My father’s camera, a Kodak 35 mm rangefinder, has been part of my life as far back as I can remember, and, judging by the slides I still have, even earlier. My first Christmas, my first roller skates, my first day at school—all were faithfully recorded by poppa using this wonderful camera. When I began getting serious about photography, I began with this camera.
My father took slides, for the most part. I’ll never forget meeting, as an adult, a man at the camera bar of a big box store in Billings, Montana, who, upon hearing my name, asked if I were related to Clarence Spellman. “He’s my father,” I replied. The man told me that he used to have his own photo lab, and that my father was the first person in Yellowstone County, Montana, to use color film—film that this man processed for my father.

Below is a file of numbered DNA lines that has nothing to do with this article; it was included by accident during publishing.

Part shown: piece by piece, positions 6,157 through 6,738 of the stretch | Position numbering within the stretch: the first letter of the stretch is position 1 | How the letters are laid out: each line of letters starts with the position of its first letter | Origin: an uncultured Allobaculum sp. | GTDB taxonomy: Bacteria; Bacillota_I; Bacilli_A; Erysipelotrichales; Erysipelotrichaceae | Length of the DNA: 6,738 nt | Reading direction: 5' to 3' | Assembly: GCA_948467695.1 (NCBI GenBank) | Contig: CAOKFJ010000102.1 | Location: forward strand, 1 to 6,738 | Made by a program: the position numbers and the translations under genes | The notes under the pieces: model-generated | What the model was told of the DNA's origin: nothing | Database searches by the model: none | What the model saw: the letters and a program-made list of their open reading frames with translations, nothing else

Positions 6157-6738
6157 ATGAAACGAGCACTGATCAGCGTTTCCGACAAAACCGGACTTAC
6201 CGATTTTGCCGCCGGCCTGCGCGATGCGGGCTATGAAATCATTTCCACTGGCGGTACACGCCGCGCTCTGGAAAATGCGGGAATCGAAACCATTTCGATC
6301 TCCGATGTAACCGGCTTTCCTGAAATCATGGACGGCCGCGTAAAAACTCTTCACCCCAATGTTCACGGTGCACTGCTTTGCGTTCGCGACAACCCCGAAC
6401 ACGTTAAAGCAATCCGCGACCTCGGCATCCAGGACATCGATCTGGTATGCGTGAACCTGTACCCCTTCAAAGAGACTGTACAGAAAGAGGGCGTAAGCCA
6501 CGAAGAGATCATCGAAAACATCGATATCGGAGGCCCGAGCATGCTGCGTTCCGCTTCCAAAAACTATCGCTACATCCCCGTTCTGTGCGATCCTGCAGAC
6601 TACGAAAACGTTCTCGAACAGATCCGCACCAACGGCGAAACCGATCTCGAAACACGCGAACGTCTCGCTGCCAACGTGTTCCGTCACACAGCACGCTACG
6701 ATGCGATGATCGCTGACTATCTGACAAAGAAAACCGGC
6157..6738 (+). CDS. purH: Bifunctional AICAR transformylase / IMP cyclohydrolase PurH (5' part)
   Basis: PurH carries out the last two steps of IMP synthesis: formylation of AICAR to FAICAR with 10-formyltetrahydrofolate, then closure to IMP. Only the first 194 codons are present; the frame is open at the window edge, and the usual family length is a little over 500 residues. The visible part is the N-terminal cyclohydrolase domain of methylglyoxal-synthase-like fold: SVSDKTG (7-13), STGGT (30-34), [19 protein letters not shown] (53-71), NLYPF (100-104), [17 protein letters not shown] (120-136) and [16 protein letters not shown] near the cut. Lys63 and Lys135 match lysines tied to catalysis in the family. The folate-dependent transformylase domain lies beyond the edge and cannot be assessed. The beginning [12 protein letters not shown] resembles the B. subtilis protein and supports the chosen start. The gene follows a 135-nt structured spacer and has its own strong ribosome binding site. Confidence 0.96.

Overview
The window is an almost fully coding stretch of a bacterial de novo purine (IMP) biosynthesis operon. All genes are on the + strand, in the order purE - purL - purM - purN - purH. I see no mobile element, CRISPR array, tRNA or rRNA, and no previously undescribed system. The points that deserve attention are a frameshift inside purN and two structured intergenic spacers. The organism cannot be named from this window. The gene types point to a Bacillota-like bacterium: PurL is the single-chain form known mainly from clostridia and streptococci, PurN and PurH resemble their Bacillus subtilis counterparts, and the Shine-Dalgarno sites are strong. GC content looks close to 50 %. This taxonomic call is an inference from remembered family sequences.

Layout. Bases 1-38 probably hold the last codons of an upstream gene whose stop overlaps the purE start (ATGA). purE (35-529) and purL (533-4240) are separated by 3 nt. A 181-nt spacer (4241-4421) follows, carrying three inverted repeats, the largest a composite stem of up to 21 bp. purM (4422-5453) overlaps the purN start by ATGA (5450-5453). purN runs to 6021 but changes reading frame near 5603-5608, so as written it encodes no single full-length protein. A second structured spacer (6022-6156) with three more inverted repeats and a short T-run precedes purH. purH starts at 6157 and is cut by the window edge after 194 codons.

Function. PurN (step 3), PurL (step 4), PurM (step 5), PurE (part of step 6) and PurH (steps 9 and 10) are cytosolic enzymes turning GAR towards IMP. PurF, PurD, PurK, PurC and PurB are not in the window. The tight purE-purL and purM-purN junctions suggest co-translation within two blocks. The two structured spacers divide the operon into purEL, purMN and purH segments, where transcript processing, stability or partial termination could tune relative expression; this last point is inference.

In 1965, my dad and I took a trip to Japan. Using this camera, my dad shot 22 36 exposure rolls in ten days. Many of those slides ended up being used in educational film strips about Japan.
The portrait behind the camera is my parents in the 1940s, approximately when my father first bought this camera. Poppa died in 1988 and momma in 2006. I miss them both terribly.
Taken in Missoula, Montana, on March 13, 2010, using a Nikon D80 DSLR fitted with a Nikkor 16-85 mm wide angle/tele/zoom lens set at 62 mm.
ISO 125, f /5.6, 1/60 with flash.
Processed in Photoshop CS4.